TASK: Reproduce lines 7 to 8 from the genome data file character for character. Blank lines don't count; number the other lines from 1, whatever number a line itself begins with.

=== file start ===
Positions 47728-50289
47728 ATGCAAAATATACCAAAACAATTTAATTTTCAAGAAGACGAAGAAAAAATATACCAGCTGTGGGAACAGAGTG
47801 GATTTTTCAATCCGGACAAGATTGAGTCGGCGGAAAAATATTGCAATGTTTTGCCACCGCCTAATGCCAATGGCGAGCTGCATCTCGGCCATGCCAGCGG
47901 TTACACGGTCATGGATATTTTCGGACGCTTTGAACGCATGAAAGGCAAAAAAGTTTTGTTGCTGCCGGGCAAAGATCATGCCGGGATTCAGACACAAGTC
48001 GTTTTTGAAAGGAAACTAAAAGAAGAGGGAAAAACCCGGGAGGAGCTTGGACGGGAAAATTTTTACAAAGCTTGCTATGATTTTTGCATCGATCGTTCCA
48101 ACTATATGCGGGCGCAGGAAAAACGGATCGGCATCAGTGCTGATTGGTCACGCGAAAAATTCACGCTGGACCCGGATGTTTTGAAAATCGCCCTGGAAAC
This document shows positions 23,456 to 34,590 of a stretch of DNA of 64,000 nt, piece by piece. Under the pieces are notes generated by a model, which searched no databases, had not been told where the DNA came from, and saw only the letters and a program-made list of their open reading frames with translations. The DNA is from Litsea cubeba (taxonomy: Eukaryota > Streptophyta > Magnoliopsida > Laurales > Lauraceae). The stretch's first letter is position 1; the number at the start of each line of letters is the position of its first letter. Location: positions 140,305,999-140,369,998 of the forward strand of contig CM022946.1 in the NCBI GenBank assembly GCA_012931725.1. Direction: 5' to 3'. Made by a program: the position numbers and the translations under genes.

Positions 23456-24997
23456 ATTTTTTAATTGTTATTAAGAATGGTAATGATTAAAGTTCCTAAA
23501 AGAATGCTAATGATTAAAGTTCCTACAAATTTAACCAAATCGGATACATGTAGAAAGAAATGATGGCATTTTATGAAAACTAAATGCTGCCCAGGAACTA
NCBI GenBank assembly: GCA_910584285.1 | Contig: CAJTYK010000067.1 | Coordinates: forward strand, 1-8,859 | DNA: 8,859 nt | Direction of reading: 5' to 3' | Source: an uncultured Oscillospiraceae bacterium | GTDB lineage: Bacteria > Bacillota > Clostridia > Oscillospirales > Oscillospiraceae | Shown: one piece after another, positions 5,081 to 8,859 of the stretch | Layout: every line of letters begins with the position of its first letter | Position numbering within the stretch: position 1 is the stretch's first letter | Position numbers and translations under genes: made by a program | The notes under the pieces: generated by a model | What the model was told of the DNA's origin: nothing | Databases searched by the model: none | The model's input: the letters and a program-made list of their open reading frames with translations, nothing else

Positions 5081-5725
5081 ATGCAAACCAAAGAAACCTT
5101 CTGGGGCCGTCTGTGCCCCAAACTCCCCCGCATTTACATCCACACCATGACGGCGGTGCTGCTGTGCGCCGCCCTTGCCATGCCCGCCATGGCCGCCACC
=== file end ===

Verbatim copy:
This document shows positions 23,456 to 34,590 of a stretch of DNA of 64,000 nt, piece by piece. Under the pieces are notes generated by a model, which searched no databases, had not been told where the DNA came from, and saw only the letters and a program-made list of their open reading frames with translations. The DNA is from Litsea cubeba (taxonomy: Eukaryota > Streptophyta > Magnoliopsida > Laurales > Lauraceae). The stretch's first letter is position 1; the number at the start of each line of letters is the position of its first letter. Location: positions 140,305,999-140,369,998 of the forward strand of contig CM022946.1 in the NCBI GenBank assembly GCA_012931725.1. Direction: 5' to 3'. Made by a program: the position numbers and the translations under genes.

Positions 23456-24997